Matthias T. Dittmar

Matthias T Dittmar

Non-Clinical Senior Lecturer in Virology

We are seeking to identify novel antiviral targets to develop new treatment options, as well as predictive markers to manage infections more successfully. Viruses are obligatory cellular parasites, with their replication crucially depending on host cell functions. They have evolved strategies to modulate host cell cytoskeleton dynamics, activate signal transduction pathways to facilitate entry into new target cells and modify the proteome and RNAome to overcome cellular antiviral responses.

Therefore, viruses are ideal tools to study signalling and cytoskeleton networks and proteome/RNAome in an integrative way by comparing the dynamics of such virus exploited networks. With the increasing knowledge regarding the regulation of these networks it is now feasible to identify in more detail the host machineries that certain viruses hijack to further replication. Therefore, viruses like HIV and HCV will be tremendously useful in the emerging field of molecular systems biology leading to the identification of novel targets to develop new treatment options as well as predictive markers to manage infections more successfully.

Recent and ongoing research projects:

Virogenomics in HCV infection:
Hepatitis C virus (HCV) infection is globally widespread and is an increasing cause of severe liver disease and mortality (cirrhosis and hepatocellular carcinoma). In the UK at least 150,000 individuals are chronically infected and a large proportion will develop end stage liver disease without treatment. The UK HCV population is more diverse than that seen in other countries (reflecting ethnic heterogeneity) and, unlike other developed countries, genotype 3 is common. Recent research has identified a growing number of large and small noncoding RNA’s (ncRNA: large intergenic- and micro-RNA) that are expressed in mammalian cells. These noncoding RNA’s regulate a large fraction of the transcriptome and facilitate innate responses. This multi-gene regulatory capacity enables remodelling of the signalling landscape and innate responses to viral pathogens in a timely and translation-independent manner. Studying virus induced ncRNA profiles from patient cohorts infected with different HCV genotypes, grouped into progressor and non-progressor will reveal any significant differences in ncRNAs and has the potential to identify predictive markers for progression. Comparison of pre-treatment profiles of patients who did or did not respond to therapy may provide insights into profiles that predict treatment outcome.

Quantification of HIV and HCV envelope dependent changes in signalling and cytoskeleton networks:
This project focuses on integrated cellular responses upon viral envelope-receptor interactions. We compare cell-cell interaction as well as virus-cell interaction for two different viruses (Human Immunodeficiency Virus and Hepatitis C Virus, HIV and HCV) to identify common and distinct cellular responses. Exploiting state of the art imaging technologies we are currently characterising the dynamic changes (temporal and spatial) in cellular networks such as signalling pathways and cytoskeleton rearrangements. This knowledge will inform target identification to develop specific or broad acting antiviral drugs.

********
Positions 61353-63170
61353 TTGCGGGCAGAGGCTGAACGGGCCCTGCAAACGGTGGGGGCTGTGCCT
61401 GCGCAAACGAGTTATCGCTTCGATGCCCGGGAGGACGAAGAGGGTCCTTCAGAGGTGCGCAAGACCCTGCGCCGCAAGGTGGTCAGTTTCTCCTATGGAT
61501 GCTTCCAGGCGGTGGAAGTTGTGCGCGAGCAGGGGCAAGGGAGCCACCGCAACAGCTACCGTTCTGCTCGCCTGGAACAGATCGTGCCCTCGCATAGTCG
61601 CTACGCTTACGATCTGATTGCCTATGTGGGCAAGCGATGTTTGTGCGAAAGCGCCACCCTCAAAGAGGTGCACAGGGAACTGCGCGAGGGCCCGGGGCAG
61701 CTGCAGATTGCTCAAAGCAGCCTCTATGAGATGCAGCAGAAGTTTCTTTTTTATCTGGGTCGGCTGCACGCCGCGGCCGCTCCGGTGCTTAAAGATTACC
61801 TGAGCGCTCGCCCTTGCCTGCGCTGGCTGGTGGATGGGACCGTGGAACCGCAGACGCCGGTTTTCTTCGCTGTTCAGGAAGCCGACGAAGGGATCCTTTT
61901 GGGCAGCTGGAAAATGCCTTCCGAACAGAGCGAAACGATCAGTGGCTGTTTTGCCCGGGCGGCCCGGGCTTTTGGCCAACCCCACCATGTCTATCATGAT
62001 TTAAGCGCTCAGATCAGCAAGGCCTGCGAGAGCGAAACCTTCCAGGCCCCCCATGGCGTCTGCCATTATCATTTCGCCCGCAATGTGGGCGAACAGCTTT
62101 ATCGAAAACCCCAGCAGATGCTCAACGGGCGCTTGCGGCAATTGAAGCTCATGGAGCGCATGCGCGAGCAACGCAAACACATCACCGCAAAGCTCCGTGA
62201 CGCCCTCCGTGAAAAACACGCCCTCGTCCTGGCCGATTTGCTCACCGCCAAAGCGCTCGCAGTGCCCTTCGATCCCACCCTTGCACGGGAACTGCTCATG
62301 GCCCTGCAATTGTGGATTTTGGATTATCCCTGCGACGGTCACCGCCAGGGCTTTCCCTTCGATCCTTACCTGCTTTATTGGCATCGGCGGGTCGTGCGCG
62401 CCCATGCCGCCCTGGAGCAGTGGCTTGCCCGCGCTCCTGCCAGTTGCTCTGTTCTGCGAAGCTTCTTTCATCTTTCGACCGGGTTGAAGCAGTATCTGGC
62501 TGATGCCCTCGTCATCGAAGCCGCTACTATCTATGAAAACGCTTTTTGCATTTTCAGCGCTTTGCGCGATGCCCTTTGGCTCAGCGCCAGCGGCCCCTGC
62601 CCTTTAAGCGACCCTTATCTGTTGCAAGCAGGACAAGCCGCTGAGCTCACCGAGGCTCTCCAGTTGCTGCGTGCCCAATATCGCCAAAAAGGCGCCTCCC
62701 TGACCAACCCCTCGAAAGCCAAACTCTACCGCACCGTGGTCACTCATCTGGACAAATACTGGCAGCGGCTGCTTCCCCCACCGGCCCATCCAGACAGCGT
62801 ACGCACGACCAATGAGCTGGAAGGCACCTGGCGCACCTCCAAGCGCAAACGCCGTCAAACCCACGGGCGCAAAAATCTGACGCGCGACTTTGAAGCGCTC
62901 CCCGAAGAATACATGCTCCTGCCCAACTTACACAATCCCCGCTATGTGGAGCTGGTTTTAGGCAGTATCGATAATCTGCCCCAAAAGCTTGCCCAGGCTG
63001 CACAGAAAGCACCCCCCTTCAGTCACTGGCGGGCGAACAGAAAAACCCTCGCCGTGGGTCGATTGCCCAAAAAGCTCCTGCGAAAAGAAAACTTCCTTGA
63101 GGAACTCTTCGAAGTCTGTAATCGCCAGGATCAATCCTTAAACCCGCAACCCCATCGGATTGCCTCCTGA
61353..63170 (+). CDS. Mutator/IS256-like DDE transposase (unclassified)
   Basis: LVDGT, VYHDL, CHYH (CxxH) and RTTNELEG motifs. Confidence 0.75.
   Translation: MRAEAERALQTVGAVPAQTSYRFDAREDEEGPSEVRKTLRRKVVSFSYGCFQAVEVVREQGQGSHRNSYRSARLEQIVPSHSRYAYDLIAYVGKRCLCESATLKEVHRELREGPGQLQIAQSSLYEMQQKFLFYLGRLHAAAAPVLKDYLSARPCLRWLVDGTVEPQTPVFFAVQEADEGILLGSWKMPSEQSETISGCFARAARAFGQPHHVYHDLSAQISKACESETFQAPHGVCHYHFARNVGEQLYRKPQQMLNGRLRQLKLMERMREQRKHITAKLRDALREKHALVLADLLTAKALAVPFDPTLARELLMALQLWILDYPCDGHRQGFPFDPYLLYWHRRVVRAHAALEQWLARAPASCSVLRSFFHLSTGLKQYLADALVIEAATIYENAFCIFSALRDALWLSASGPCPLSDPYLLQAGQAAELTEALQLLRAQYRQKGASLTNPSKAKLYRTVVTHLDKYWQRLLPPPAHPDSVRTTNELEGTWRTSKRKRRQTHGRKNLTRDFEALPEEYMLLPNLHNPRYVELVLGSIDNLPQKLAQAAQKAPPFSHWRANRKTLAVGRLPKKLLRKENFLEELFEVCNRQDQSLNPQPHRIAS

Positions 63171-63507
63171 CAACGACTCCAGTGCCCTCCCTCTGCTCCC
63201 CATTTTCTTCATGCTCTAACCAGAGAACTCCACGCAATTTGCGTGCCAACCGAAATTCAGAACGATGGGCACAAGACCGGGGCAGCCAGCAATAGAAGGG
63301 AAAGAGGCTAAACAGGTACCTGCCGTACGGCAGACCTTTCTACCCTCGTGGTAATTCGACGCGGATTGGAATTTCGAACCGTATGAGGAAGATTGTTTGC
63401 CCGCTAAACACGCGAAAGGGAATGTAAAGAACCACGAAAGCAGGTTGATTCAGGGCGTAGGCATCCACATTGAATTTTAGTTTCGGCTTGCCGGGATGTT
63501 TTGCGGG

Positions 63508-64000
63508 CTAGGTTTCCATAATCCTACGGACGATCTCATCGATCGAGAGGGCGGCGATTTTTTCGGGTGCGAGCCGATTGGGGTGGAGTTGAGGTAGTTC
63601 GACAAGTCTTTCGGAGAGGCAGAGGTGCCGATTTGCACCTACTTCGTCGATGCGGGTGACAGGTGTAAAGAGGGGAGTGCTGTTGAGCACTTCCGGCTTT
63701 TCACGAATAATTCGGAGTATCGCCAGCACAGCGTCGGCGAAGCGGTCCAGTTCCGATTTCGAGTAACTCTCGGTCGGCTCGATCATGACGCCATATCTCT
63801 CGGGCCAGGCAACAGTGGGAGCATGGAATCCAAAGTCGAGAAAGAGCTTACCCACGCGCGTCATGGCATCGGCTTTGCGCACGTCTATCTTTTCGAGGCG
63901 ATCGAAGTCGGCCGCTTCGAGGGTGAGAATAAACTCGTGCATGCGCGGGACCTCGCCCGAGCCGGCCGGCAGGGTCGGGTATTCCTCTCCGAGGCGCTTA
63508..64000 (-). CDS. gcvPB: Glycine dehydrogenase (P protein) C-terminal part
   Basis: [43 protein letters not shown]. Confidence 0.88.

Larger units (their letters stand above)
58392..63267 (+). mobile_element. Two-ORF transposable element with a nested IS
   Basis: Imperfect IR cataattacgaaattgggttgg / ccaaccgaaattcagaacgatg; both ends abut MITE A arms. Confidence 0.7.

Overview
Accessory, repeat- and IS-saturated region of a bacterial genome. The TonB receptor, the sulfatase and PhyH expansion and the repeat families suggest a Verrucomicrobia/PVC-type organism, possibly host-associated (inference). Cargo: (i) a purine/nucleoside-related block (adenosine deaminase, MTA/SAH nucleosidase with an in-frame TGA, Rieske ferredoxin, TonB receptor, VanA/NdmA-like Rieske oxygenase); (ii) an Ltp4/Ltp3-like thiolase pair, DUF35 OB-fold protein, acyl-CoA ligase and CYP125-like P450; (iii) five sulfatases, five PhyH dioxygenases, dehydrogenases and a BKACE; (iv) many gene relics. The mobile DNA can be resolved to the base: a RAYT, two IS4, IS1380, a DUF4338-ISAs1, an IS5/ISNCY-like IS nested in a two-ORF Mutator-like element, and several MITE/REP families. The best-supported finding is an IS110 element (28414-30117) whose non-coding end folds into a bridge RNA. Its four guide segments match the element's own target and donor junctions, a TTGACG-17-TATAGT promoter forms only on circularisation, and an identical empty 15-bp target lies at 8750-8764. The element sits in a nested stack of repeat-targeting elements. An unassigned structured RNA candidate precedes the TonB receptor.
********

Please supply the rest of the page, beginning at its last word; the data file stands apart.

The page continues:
Matthias joined the Blizard Institute in 2007 as Senior Lecturer after successfully leading his own research groups at Heinrich-Pette-Institute/Hamburg and Institute of Virology/Heidelberg for 9 years. He is a biochemist by training, working on Simian Immunodeficiency Viruses during his PhD, followed by a post-doctoral fellowship to work on HIV cell entry at the Institute of Cancer Research/London from 1995 to 1997.

Matthias is a Senior Fellow of the Higher Education Academy and has been appointed SMD faculty Mentor for Academic Development for the Blizard Institute.


  • Virogenomics in HCV infection
  • Quantification of HIV and HCV envelope dependent changes in signalling and cytoskeleton networks


Malinowsky, K., Luksza, J., and Dittmar, M.T. (2008). Susceptibility to virus-cell fusion at the plasma membrane is reduced through expression of HIV gp41 cytoplasmic domains. Virology 376: 69-78

Kaumanns, P., Hagmann, I., and Dittmar, M.T. (2006). Human TRIM5alpha mediated restriction of different HIV-1 subtypes and Lv2 sensitive and insensitive HIV-2 variants. Retrovirology 3:79 (6Nov2006)

Neumann, T., Hagmann, I., Lohrengel, S., Heil, M.L., Derdeyn, C.A., Kräusslich, H.-G., and Dittmar, M.T. (2005). T20 insensitive HIV-1 from naive patients exhibits high viral fitness in a novel dual colour competition assay on primary cells. Virology 333: 251-262.

Daecke, J., Fackler, O.T., Dittmar, M.T. and Kräusslich, H.-G. (2005). Involvement of clathrin mediated endocytosis in HIV-1 entry. J. of Virology 79: 1581-1594.

View all Matthias Dittmar's Research Publications at:


Programme Lead, intercalated BSc Infectious Disease and Epidemiology
Co-lead for the Graduate Entry Programme module Infection and Immunity                                                                                                
Module Lead for Y2 and Y3 Biomedical Sciences Case Approach module, BSc Biomedical Sciences
Module Lead (Virology), MSc Clinical Microbiology
Taught modules: MBBS, year 1 to 4 (FunMed, CSP, Problem Based Learning, SSC2/4)

Topics for PhD supervision:

HIV entry and the cytoskeleton

Further information

Development of virus trump cards and viral infection based games for the Centre of the Cell


Centre for Immunology and Infectious Disease
Blizard Institute
Barts and The London School of Medicine and Dentistry
Blizard Building
4 Newark Street
E1 2AT

Centre Administrator: Jaya Rajamanie
020 7882 2329
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